Non-defense discretionary spending makes up only 15 percent of the U.S. federal budget. And international family planning and reproductive health? Just .03 percent.

Yet these programs are still targeted by Congress by disproportionate cuts, undermining one of our country’s most cost-effective and successful foreign assistance investments. USAID data from seven countries shows that for every dollar invested in family planning and reproductive health, there is significant savings in education, immunization, water and sanitation, maternal health, and malaria. Savings range from $2 in Ethiopia to more than $6 in Guatemala and Bangladesh, to up to $9 in Bolivia for every dollar invested.

After high-stakes negotiations to raise the nation’s debt ceiling back in 2011, large, automatic cuts to domestic and defense programs were scheduled to be imposed under an arcane process known as “sequestration,” absent an agreement between the President and Congress on long-term budget deficit reduction. Unfortunately, no grand bargain materialized.  As a result, when the President signed a “continuing resolution” to fund the federal government for the remainder of  fiscal year 2013 at the end of March, it included  a 5 percent sequestration cut to all non-defense discretionary programs, including foreign assistance.

As of early June, the State Department and USAID were still working on final foreign assistance program allocations, so it is difficult to say with any certainty how much funding for family planning will be available.  Congress included some changes in the funding levels for global health and development programs from the formula otherwise being used to set federal spending that are likely to affect final funding levels.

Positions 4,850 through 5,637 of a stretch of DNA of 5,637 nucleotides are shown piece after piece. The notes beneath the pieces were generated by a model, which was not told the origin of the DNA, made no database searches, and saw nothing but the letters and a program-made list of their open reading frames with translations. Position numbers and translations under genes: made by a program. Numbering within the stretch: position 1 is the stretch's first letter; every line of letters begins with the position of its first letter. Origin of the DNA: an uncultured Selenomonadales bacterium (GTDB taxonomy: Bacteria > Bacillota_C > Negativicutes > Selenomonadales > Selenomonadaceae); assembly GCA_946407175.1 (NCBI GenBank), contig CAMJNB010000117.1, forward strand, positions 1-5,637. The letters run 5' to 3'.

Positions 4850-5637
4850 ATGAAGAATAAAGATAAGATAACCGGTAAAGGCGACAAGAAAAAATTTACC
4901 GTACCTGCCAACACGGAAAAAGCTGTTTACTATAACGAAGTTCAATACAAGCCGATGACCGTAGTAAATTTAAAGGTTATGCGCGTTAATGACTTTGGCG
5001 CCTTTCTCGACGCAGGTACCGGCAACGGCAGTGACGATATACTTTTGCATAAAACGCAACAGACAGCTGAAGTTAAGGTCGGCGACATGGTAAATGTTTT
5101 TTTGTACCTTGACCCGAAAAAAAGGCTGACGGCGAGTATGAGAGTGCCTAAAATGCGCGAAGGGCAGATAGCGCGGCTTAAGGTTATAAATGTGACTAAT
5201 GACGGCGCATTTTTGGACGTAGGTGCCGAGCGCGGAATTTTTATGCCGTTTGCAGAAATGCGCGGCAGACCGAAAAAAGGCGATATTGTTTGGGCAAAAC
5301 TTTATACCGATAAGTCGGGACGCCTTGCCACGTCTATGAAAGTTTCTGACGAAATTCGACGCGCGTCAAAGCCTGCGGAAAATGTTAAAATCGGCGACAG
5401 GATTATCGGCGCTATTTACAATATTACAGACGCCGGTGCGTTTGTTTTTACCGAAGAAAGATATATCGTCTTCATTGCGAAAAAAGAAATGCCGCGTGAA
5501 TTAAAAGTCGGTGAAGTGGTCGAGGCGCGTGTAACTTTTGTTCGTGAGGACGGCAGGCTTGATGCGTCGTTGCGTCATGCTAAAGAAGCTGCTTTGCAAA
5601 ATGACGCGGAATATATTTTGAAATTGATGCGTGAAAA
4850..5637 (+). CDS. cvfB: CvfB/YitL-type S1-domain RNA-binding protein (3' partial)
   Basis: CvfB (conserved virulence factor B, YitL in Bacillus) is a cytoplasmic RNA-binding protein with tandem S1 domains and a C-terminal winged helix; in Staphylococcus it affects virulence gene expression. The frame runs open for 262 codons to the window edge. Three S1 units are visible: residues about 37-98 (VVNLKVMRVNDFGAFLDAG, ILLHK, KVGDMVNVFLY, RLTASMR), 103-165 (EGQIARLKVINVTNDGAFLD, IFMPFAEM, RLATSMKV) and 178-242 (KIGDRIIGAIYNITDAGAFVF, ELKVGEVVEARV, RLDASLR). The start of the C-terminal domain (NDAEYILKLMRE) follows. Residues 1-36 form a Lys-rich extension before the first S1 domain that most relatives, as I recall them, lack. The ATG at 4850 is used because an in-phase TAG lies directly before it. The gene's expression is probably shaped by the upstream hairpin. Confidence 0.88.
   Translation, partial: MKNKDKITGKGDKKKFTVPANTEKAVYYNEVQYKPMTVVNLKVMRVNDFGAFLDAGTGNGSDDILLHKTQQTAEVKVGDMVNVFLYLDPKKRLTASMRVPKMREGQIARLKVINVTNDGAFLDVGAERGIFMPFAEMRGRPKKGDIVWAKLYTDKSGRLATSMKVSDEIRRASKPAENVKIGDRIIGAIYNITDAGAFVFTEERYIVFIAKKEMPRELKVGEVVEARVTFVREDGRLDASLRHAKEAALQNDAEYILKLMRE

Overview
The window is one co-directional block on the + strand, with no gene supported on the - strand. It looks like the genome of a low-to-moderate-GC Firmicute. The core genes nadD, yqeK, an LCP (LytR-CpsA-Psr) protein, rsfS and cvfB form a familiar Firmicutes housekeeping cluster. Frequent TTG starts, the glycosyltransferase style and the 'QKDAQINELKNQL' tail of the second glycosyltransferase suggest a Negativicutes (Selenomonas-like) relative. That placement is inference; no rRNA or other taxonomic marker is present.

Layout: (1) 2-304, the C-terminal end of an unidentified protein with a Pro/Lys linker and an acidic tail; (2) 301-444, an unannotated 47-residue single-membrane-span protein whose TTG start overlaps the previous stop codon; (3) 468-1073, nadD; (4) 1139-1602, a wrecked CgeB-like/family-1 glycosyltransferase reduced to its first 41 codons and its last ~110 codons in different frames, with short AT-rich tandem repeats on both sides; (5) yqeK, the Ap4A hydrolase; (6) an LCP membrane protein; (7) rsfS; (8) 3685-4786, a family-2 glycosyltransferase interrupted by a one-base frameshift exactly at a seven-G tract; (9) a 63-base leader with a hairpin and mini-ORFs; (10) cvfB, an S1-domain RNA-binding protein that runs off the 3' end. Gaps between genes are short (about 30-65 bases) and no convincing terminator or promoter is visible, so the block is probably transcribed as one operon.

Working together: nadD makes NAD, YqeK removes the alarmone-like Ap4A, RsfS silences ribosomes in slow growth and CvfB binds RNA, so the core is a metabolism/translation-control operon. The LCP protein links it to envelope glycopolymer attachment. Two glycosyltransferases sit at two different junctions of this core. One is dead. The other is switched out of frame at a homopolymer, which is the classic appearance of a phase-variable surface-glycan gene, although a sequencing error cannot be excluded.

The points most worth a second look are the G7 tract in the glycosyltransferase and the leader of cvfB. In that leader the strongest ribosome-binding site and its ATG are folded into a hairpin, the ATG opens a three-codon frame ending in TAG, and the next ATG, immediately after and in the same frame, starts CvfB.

Based on certain assumptions, our analysis suggests that funding for international family planning could be as high as $598 million—a $12 million cut from the prior-year level of $610 million.  But absent any adjustments in the account levels by the State Department and USAID as a result of the congressional changes to health and development accounts, the funding cut to family planning could be as large as $30.5 million.

Under this worst-case scenario, what would a $30.5 million sequestration cut mean for women and their families in developing countries who are the beneficiaries of U.S.-funded programs?

  • 1.586 million women denied access to contraceptive services & supplies
  • 475,500 additional unintended pregnancies and 228,750 additional unplanned births
  • 228,750 additional abortions (of which 152,500 are unsafe)
  • 1220 maternal deaths
  • 6100 children losing their mothers

Compounding the sequester cuts are the ongoing efforts by House Republicans to dramatically slash funding for non-defense discretionary programs for the coming fiscal year. Deep and disproportionate cuts were already made in the allocation for the FY 2014 State Department-Foreign Operations spending bill recently approved by the House Appropriations Committee.  The U.S. Global Leadership Coalition estimates that total proposed funding of $40.6 billion would fall 19 percent ($9.5 billion) below both current levels (post-sequestration) and the President’s FY 2014 budget request.

So, in addition to the unique political attacks directed at international family planning funding by House Republicans each year, all programs funded within the State-Foreign Operations bill will face extreme budgetary pressures and will likely be subjected to dramatic reductions that will prevent the House from producing credible and responsible legislation.

The reality is simple: Cuts cost lives. PAI has joined a coalition of more than 3,200 organizations to stop budget cuts to discretionary programs like international family planning. Join us in telling Congress we need a balanced approach to deficit reduction by sharing this video and joining the Twitter conversation with the hashtag #nomorecuts.